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Review: 'After Dark Action' has uneven quality, steady violence

'After Dark Action' bundles 'Dragon Eyes' (Jean-Claude Van Damme), 'Transit' (Jim Caviezel), 'El Gringo,' 'Stash House' (Dolph Lundgren) and 'The Philly Kid.'

May 11, 2012|By Mark Olsen, Special to the Los Angeles Times
  • Cung Le stars in "Dragon Eyes."
Cung Le stars in "Dragon Eyes." (After Dark Films )

The folks who brought you the After Dark Horrorfest — a collection of eight scary movies playing as a collective — turn their sights to the gritty no-nonsense action picture with five films bundled under the banner "After Dark Action."

The movies aren't connected in any way except that they're being released together, yet taken as a whole, patterns do emerge — mysterious strangers new to town, bags of mislaid cash, the unexpected cameo by a slightly tarnished star, punches thrown, shots fired and feisty, capable women dressed in tank tops relegated to supporting roles.

In many ways, "El Gringo" is indicative of both the best and the worst the series has to offer. A riff on spaghetti westerns and to a lesser extent Robert Rodriguez's "Desperado," the film, directed by Eduardo Rodriguez (no relation) and written by Jonathan W. Stokes, follows its nameless lead as he tries to make a getaway with an ill-gotten bag of cash, when all he really wants is a glass of fresh water. It's not bad exactly, but it's not especially notable either. Christian Slater fills the cameo quotient.

"Stash House" and "The Philly Kid" are the weakest entries. "Stash House" is about a young couple (Sean Faris, Briana Evigan) under siege after discovering the foreclosed home they've bought is full of a drug gang's supply. Dolph Lundgren appears as an oddly sympathetic heavy. "The Philly Kid" attempts to locate a drama within the world of mixed martial arts fighting, when all it really wants to do is show some fights.

The most legit of the bunch is probably "Transit," with a cast that includes Jim Caviezel, Elisabeth Rohm, Harold Perrineau and Diora Baird. A family on a camping trip to reconnect after the father's release from prison for a white collar crime is overtaken by a gang of thieves who have stashed their loot in the clan's luggage. A fairly straightforward chase flick, the actors elevate the material without making it anything special.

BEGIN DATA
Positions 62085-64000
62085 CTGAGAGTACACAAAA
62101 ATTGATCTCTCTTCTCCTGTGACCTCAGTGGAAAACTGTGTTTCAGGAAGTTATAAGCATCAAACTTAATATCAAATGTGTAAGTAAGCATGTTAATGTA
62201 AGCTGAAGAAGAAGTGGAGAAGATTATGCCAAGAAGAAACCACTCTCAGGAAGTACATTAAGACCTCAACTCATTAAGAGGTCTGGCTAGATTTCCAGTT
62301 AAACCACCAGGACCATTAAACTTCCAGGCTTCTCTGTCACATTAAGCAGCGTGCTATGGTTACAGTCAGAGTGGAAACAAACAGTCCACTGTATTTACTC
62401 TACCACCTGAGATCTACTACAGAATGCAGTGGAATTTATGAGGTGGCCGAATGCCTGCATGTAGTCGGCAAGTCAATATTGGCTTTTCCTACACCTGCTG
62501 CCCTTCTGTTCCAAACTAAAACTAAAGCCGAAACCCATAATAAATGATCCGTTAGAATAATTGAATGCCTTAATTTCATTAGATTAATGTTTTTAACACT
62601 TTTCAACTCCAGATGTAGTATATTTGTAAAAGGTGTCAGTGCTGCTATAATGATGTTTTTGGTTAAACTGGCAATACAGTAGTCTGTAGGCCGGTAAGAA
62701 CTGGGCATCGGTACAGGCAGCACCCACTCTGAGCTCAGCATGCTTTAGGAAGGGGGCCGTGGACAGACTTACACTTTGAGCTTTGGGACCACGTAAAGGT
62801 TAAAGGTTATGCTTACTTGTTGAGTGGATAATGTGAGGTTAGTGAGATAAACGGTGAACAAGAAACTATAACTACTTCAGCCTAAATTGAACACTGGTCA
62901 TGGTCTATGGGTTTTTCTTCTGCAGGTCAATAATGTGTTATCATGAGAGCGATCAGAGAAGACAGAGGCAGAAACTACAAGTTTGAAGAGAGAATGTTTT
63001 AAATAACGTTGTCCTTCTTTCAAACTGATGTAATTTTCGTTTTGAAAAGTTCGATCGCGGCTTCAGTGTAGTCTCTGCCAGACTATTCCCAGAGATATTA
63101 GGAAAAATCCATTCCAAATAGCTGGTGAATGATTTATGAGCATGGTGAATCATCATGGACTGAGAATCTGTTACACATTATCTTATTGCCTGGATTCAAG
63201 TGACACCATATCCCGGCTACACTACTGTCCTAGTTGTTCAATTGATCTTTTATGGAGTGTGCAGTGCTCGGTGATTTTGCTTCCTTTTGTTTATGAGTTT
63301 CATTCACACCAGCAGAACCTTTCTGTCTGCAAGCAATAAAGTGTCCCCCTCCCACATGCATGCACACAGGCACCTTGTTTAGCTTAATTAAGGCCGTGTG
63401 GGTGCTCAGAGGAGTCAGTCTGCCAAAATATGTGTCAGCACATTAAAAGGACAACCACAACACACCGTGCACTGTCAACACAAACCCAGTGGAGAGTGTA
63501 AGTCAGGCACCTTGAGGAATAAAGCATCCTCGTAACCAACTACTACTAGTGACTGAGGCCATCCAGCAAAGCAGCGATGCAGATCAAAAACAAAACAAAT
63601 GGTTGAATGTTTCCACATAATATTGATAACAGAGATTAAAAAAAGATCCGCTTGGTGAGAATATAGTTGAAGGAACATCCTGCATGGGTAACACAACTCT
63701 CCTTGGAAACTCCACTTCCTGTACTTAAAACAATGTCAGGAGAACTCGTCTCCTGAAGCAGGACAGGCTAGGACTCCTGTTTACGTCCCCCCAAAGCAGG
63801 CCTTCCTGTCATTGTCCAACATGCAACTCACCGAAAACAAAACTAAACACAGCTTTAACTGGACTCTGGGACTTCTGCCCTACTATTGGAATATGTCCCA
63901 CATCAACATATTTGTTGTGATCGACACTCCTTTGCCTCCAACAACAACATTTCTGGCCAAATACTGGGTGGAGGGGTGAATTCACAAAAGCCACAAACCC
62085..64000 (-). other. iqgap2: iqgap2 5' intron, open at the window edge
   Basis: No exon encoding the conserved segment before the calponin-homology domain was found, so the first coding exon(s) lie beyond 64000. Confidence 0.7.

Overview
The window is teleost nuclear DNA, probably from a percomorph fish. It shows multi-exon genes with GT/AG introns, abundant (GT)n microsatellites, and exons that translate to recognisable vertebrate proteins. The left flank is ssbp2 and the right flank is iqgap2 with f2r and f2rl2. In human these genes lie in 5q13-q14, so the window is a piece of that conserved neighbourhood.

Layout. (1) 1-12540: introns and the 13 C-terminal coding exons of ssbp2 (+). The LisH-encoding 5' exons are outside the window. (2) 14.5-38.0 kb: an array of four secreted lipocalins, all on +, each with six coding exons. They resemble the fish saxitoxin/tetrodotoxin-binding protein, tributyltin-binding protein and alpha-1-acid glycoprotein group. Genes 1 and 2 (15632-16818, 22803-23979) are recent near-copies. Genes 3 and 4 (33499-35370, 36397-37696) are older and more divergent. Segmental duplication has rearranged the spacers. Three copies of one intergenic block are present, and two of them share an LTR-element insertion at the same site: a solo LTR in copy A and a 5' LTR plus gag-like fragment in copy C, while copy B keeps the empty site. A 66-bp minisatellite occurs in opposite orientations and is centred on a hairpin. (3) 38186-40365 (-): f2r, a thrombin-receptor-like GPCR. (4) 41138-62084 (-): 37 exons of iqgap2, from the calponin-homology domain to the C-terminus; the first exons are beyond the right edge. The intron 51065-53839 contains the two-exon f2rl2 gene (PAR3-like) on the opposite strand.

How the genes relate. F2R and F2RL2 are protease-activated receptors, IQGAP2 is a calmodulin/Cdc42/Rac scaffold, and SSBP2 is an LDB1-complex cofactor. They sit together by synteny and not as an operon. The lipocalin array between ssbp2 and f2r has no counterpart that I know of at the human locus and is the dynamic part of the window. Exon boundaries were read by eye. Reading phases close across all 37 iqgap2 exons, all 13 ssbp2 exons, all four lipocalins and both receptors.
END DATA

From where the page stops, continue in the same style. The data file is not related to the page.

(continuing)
If you're only going to see one of the "After Dark Action" films, then "Dragon Eyes" is the best of the bunch. Written by Tim Tori and directed by John Hyams, it manages to find just the right balance between realism and silliness and doesn't take itself too seriously. A stranger comes to town and sets rival gangs against each other. Done. And having a bespectacled Jean-Claude Van Dammeas a prison sensei and Peter Weller wearing an awesome hat as a crime boss only helps.

Although there are no diamonds in the rough here, the "After Dark Action" series does deliver lots of solid action and bracing, rowdy energy.

'After Dark Action'

"Dragon Eyes"

MPAA rating: R for brutal violence, pervasive language, some sexuality/nudity and drug use

Running time: 1 hour, 31 minutes

"El Gringo"

MPAA rating: R for bloody violence, language and some sexuality

Running time: 1 hour, 38 minutes

"The Philly Kid"

MPAA rating: R for violence and language

Running time: 1hour, 33 minutes

"Stash House"

MPAA rating: R for violence

Running time: 1 hour, 39 minutes

"Transit"

MPAA rating: R for violence and terror, pervasive language and brief teen drug use

Running time: 1 hour, 27 minutes

Playing: Chinese 6 Theatres, Hollywood; also available on demand

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